A few incidents from those days are unforgettable. The editorial board meetings used to take place every second Thursday. Lunch would be the temple prasadam. Paal payasam -- rice kheer -- was always there. As I was diabetic, I would taste just a little bit. Swami Mridananda, who was also a member of the editorial board, had diabetes in its later stages. He would have a lot of payasam though. Our incipient admonitory frowns would give way to a hearty laughter with Swamiji's words: "Lord Guruvayurappan's prasadam will do no harm".

Swamiji absented himself from these meetings gradually due to increased levels of diabetes. Recently he passed away.

Though ours was a journal associated to a Hindu temple, we decided that we should publish all the works that were of some interest to our readers, irrespective of the author's religious persuasion. As this was not the norm till then, we also decided to take the initiative and request a few of the non-Hindu litterateurs to submit their works to the journal. Poet Yousuf Ali Kecheri was one of the first to respond. Professor M. Leelavathi, another editor, received the poem. In our next board meeting, she showed it to me. That was a fine poem. But we were sort of hesitant to publish it right away. Because the poem touched upon the most controversial aspect regarding the temple that the non-Hindus weren't allowed inside the temple premises. The poem had (rightly) criticized such rules from a progressive secular point of view. But did not the Guruvayur temple have its own set of norms and conventions? And this tradition of course had nothing to do with modernity or democracy or secularism! The decision to have contributions from non-Hindus was in itself kind of revolutionary!

But then how could we not publish it? Not just that it was a great piece, Yousuf Ali had submitted it upon our inviting him to pen down something for us. In any case we decided to go by the decision of the venerable Professor K.P. Narayana Pisharody, the eldest amongst us, a great scholar, and also Yousuf Ali's Sanskrit teacher.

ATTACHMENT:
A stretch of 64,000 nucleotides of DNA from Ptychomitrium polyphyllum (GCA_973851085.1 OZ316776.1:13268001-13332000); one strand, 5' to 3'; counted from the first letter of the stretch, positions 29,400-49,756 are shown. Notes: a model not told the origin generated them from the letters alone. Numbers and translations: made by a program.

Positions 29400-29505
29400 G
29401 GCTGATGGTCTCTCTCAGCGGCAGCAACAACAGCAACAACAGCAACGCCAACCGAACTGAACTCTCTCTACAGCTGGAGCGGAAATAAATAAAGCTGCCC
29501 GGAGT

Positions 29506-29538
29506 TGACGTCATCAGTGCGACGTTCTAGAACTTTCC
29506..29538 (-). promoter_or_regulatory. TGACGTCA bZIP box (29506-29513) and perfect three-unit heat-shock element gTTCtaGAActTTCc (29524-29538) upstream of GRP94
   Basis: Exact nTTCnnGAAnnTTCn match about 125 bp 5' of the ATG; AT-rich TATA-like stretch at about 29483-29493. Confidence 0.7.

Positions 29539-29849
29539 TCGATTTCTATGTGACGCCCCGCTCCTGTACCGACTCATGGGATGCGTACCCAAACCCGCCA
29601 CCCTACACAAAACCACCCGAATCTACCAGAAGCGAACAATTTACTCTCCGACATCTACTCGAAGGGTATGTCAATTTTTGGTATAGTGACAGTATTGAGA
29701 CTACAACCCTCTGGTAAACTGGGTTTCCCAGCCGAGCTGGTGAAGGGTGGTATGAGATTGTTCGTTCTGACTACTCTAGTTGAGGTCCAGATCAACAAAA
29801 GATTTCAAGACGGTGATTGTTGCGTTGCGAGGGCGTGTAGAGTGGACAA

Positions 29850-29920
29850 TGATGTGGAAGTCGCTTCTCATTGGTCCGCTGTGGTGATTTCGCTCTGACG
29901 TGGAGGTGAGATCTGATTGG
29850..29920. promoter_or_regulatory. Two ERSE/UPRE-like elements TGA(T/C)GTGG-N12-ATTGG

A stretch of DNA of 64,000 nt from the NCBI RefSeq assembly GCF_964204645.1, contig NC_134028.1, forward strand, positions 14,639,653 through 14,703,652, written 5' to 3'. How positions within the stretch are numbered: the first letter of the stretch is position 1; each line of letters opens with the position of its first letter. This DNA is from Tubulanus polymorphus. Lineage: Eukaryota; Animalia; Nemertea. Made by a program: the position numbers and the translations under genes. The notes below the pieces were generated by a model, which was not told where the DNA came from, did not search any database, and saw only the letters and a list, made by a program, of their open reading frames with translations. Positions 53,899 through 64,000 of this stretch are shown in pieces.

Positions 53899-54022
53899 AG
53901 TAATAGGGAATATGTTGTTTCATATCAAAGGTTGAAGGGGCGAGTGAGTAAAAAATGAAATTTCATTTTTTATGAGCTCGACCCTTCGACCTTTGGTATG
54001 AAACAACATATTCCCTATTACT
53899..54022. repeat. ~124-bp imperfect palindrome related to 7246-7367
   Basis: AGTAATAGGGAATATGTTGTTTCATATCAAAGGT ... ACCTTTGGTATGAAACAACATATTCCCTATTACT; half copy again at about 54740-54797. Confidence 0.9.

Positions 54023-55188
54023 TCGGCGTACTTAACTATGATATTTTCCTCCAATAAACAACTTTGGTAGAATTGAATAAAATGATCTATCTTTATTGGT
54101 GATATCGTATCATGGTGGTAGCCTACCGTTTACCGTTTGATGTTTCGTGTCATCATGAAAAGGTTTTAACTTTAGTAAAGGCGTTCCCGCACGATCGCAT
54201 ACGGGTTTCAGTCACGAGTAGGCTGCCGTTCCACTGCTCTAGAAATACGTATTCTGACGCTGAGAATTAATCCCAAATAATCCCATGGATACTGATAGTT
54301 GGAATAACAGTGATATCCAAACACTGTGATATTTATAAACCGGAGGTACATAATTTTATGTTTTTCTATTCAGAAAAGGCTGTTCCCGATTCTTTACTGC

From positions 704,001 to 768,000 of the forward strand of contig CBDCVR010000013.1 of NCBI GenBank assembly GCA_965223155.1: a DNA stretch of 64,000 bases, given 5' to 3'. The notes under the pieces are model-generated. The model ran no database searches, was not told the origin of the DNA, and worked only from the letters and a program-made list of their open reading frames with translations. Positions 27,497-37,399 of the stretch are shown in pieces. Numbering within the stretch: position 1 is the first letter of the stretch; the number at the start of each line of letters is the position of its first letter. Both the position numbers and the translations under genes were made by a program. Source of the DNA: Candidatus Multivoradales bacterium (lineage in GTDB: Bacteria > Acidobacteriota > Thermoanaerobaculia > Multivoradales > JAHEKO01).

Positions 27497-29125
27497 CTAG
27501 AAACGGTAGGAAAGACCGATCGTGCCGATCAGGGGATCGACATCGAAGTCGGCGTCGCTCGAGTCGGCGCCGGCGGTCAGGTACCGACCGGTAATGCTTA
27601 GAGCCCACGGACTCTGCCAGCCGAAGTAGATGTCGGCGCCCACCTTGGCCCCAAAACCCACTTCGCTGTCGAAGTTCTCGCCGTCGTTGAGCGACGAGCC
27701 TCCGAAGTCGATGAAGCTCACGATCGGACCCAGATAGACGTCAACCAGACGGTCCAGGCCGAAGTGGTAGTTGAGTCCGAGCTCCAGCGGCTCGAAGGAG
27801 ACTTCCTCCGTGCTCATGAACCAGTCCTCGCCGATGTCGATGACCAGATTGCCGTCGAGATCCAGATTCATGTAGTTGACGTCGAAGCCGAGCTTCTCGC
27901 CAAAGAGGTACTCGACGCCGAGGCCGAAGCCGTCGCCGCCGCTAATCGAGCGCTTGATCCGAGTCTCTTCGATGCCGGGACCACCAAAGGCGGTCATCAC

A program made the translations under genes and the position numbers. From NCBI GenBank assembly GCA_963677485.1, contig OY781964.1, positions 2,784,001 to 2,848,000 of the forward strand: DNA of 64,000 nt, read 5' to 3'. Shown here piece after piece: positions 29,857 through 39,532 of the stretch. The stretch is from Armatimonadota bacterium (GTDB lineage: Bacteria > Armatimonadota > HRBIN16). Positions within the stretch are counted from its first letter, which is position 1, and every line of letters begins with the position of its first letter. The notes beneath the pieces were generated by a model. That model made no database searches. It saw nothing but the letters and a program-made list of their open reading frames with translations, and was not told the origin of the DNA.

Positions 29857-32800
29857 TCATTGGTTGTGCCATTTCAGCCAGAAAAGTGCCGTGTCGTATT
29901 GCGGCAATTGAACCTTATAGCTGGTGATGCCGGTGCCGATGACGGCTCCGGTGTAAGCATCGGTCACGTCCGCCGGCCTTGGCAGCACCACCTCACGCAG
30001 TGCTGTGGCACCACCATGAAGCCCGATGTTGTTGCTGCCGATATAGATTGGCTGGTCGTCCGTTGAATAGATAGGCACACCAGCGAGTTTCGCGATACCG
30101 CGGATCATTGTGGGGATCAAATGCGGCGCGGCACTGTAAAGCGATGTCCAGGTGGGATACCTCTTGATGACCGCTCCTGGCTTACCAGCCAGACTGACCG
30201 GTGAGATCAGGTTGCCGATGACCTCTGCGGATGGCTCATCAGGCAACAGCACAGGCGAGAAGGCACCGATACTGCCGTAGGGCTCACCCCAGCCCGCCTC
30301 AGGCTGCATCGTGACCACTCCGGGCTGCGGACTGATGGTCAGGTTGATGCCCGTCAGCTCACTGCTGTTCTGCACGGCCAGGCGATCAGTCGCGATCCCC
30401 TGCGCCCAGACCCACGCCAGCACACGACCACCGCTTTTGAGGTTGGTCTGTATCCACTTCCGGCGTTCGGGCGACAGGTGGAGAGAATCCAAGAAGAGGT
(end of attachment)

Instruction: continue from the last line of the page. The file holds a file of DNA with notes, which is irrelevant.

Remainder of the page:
"We've Yousuf Ali Kecheri's poem with us. Please take a look", Professor Leelavathi gave it to Pisharody.

"It should be very good. He's very talented", Professor Pisharody commented even before reading the poem.

Professor Pisharody then began to examine the poem. Slowly there developed a tinge of gloom on his face.

"Alas, we shouldn't publish this in Bhaktapriya. This of course will neatly fit in Mathrubhumi or some such magazine." Professor Pisharody had decided. One question remained unanswered. How could we return an invited poem?

Finally we decided not to do anything on the matter! Do not publish and do not return!

In the near future something else happened. There was a sizzling controversy surrounding the wedding of Congress leaders Vayalar Ravi's and Mercy Ravi's son. The wedding took place in Guruvayur and the controversy was around the topic that Mercy was a Christian. But something positive resulted from the brouhaha. The public mindset started supporting the secular democratic forces on issues of this sort. It became increasingly clear that the resistance to reform and progress was coming from a fringe orthodox minority. We concluded that the overall atmosphere was ripe to experiment and that the time had come to go ahead and publish Yousuf Ali's poem. And the poem came published. It did not result in any further controversy!

Friday, January 13, 2006

At that time

Wonder what happened a while later! [Link.]

On the topic of Brezhnev, the other day I saw an Ashoka tree planted by Brezhnev in our campus. His visit was in 1961, three years before he became the General Secretary of CPSU. Brezhnev was the Chairman of the Presidium of the Supreme Soviet at that time. Prime Minister Nehru had visited the USSR in September 1961 and this was Brezhnev's reciprocal visit. The plaque reads thus: Planted by / H.E.L.I. Brezhnev / Chairman of the Presidium of the Supreme Soviet of USSR / On 18 December 1961.

I was telling a friend of mine about Brezhnev's tree and I told him that the tree looked rather short for its 40+ years. "That's the planned economy growth. A free market tree would have touched the sky by now!", he said.